New Family of Molecules Protect Healthy Cells While Destroying Cancerous Ones

New Family of Molecules Protect Healthy Cells While Destroying Cancerous Ones

Posted by Leanne Kodsman on

Scientists at the University of Waterloo in Canada published a study that shows a new family of molecules targets and kills cancer cells while generating a protective effect against toxic chemicals in healthy cells.

These new molecules could be used to treat different cancers, such as cervical, breast, ovarian, and lung tumors.


Scientists at the University of Waterloo in Canada published a study that shows a new family of molecules targets and kills cancer cells while generating a protective effect against toxic chemicals in healthy cells.

These new molecules could be used to treat different cancers, such as cervical, breast, ovarian, and lung tumors.

It is widely understood that cells become cancerous when their DNA is damaged. While the damage can be caused by a wide range of factors, understanding what happens at the exact moment the DNA is damaged will help scientists create new, more effective cancer treatments.

Using the FMD approach, the researchers discovered a new family of molecules called nonplatinum-based halogenate molecules (FMD compounds). They are similar to cisplatin, which is used to treat the previously mentioned cancers but is highly toxic. The new compounds are not detrimental to normal cells.

According to GEN News, when these compounds enter a cancer cell, they react strongly and form reactive radicals, which cause the cell to kill itself. When they enter a healthy cell, the cell starts to increase the amount of glutathione (GSH) in the cell, which protects the cell against chemical toxins.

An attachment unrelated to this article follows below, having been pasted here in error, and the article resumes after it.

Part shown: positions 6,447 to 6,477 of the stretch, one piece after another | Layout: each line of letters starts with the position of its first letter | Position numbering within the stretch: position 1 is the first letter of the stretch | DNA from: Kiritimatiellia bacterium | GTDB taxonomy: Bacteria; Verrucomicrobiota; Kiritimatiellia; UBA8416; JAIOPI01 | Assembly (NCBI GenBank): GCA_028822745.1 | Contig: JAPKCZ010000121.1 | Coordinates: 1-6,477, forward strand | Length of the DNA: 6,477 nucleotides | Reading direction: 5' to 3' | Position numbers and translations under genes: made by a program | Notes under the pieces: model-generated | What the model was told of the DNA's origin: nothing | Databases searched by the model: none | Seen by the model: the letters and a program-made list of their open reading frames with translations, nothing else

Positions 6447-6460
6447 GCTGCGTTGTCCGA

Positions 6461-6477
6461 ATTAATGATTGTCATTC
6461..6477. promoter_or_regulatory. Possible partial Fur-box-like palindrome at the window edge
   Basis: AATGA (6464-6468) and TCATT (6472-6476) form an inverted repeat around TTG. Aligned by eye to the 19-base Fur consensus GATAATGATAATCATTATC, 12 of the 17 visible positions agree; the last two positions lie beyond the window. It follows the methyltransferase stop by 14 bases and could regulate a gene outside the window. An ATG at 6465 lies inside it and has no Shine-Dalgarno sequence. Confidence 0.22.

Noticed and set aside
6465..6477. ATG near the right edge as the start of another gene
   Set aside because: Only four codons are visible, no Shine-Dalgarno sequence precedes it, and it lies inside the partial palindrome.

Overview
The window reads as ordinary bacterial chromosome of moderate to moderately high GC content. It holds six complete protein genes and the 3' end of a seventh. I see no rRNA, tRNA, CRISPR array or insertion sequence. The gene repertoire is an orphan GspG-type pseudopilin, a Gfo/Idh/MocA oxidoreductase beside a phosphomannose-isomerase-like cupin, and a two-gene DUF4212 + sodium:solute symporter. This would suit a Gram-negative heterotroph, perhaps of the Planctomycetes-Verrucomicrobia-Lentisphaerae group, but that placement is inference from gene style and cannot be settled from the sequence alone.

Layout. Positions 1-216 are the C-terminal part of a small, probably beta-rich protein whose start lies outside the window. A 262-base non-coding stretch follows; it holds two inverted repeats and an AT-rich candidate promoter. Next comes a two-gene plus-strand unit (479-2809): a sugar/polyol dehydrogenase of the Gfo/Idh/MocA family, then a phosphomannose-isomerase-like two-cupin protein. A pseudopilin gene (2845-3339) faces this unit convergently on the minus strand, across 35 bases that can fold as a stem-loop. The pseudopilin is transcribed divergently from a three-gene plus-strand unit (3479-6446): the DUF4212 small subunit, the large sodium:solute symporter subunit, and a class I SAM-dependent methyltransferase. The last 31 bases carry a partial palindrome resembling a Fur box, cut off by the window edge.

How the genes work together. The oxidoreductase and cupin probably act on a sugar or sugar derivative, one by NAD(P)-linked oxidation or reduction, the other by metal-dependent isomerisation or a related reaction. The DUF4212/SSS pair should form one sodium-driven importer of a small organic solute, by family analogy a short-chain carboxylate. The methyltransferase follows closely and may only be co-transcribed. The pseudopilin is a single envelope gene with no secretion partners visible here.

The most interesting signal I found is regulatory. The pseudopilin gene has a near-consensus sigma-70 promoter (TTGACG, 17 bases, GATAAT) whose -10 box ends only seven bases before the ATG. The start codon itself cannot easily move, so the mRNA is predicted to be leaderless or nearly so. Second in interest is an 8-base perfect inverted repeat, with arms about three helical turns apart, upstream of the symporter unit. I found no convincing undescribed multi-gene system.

FMD, or femtomedicine, is a new field derived from fusing femtosecond laser spectroscopy with molecular biology and cell biology methods in order to further the understanding of cancers and how therapies work to treat them.

Researchers examined the process of DNA damage using femtosecond time-resolved laser spectroscopy. This method uses two pulses of light, one to start a reaction and the other to monitor the way molecules react. From this, scientists were able to see how molecules interact and exactly how cells become cancerous.

"We know DNA damage is the initial and crucial step in the development of cancer," said Qing-Bin Lu, Ph.D., lead author of the study. "With the FMD approach we can go back to the very beginning to find out what causes DNA damage in the first place, then mutation, then cancer. FMD is promising as an efficient, economical and rational approach for discovering new drugs, as it can save resources required to synthesize and screen a large library of compounds."

The compounds were tested in human and mice cells with consistent results. After testing levels of GSH in the cells, scientists learned that the amount of protective molecule increased in normal cells while it decreased in cancer cells.

From testing in mouse tumors, the researchers found that the FMD compounds were effective at slowing down or even halting tumor growth.

"We're very excited about our discovery; we can see that the FMD compounds are just as effective as cisplatin in mice but without being toxic," said Dr. Lu. "We believe that it could potentially be used to treat a very wide range of cancers, without making patients suffer the toxic side effects that some existing drugs have."


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